Geyser basin boardwalks protect you and preserve delicate formations. You must stay on boardwalks and trails. Scalding water underlies much of the thin, breakable crust. Pools may be near or above the boiling temperature and can cause severe, possibly even fatal, burns.
The trail leaves the Norris Campground entrance, crosses the Gibbon River on the highway bridge, and heads south into the forest. At the 0.7-mile mark the trail begins to break out of the trees and affords intermittent views of the Norris Geyser Basin
to the right. At 0.8 miles the trail passes Nuphar Lake, named for a genus of yellow pond lily growing here in the 1880s.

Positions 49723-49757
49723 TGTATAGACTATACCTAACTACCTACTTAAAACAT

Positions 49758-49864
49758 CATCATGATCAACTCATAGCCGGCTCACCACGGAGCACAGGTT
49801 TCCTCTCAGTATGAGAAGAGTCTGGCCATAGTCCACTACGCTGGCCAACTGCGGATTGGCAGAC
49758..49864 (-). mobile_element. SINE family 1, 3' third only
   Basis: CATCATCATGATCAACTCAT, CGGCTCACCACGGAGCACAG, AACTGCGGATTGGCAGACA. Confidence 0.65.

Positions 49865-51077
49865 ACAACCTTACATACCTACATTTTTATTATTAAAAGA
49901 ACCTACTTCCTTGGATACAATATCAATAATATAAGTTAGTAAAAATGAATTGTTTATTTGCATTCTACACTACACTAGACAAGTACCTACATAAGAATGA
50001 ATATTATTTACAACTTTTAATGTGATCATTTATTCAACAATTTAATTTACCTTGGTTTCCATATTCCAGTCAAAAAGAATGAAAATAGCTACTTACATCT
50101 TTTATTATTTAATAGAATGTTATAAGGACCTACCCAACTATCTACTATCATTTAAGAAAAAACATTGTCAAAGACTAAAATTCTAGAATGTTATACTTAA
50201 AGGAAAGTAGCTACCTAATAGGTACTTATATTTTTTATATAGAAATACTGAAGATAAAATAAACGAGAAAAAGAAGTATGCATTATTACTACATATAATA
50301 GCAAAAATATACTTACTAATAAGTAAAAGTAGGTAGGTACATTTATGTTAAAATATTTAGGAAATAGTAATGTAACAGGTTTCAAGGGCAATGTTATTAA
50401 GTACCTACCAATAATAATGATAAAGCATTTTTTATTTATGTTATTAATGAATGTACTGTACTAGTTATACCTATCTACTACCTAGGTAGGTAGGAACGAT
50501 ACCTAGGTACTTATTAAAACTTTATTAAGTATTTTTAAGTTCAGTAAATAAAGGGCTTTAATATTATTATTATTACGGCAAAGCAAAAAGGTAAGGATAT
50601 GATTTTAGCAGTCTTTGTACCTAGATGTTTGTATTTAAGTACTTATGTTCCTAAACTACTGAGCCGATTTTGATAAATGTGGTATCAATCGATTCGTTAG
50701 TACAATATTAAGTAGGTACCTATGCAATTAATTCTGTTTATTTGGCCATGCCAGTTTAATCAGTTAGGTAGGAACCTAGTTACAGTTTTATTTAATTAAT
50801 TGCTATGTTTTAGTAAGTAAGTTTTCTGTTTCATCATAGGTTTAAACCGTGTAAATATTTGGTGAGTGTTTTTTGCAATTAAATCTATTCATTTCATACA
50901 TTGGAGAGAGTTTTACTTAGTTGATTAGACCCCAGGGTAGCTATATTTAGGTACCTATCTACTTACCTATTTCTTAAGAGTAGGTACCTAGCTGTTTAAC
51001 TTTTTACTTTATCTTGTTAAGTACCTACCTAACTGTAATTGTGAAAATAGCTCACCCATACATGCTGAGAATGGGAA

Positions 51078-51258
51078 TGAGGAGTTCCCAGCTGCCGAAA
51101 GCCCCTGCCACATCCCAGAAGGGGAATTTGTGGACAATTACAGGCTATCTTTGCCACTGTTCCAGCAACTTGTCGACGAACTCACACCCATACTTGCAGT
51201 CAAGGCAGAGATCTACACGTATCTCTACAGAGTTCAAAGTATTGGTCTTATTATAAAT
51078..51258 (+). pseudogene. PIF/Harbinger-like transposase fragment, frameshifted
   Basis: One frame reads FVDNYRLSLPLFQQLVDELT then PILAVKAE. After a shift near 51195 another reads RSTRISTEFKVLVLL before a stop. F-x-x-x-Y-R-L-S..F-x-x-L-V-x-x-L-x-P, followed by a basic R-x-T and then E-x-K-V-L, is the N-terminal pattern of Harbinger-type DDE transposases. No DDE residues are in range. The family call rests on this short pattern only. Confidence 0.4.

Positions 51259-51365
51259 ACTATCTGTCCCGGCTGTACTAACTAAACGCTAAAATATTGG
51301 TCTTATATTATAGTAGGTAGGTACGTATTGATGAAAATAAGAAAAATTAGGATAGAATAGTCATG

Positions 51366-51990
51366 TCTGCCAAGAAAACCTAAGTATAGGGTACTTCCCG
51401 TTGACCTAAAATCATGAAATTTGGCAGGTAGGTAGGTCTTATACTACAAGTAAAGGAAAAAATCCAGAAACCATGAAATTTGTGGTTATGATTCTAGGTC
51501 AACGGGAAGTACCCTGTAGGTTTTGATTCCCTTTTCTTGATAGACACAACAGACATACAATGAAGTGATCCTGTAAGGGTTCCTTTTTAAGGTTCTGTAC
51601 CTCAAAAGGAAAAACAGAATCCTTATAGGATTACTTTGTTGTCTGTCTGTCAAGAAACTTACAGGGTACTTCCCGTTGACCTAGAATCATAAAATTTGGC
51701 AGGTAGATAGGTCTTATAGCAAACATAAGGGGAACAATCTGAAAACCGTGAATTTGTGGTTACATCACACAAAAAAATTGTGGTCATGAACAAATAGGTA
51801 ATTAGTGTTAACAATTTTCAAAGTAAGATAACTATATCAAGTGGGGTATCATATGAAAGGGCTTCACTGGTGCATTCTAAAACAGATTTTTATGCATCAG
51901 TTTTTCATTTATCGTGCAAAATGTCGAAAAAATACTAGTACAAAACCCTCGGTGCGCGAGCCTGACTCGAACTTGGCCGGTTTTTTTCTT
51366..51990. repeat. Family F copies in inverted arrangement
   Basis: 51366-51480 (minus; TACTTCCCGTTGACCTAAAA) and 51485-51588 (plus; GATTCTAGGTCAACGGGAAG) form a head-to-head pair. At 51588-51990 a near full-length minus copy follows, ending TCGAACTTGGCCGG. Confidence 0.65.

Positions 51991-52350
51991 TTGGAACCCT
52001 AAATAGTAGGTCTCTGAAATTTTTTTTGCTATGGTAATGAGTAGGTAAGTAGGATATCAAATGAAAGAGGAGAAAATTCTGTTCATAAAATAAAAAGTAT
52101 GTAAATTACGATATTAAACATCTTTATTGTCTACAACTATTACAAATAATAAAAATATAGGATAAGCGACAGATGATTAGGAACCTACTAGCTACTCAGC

The trail then affords a nice overlook of Porcelain Basin Hot Springs. The milky color of the mineral deposited here inspired the naming of the Porcelain Basin (which you see before you). The mineral, siliceous sinter, is brought to the surface by hot water and forms a "sheet" over this flat area as the water flows across the ground and the mineral settles out.
The trail then passes Congress Pool. At times this pool turns muddy and boils violently. Most often Congress Pool is docile and appears pale blue in color. It was named for a congress of world geologists meeting in Yellowstone in 1891 when this feature broke out, not (as some have suggested) for a U.S. Congress that sits there and does nothing.
The trail continues through the trees to the Norris Museum.
Thanks to guidebook author, Tom Carter, for sharing this trail description. To learn more about visiting Yellowstone, check out his book, Day Hiking Yellowstone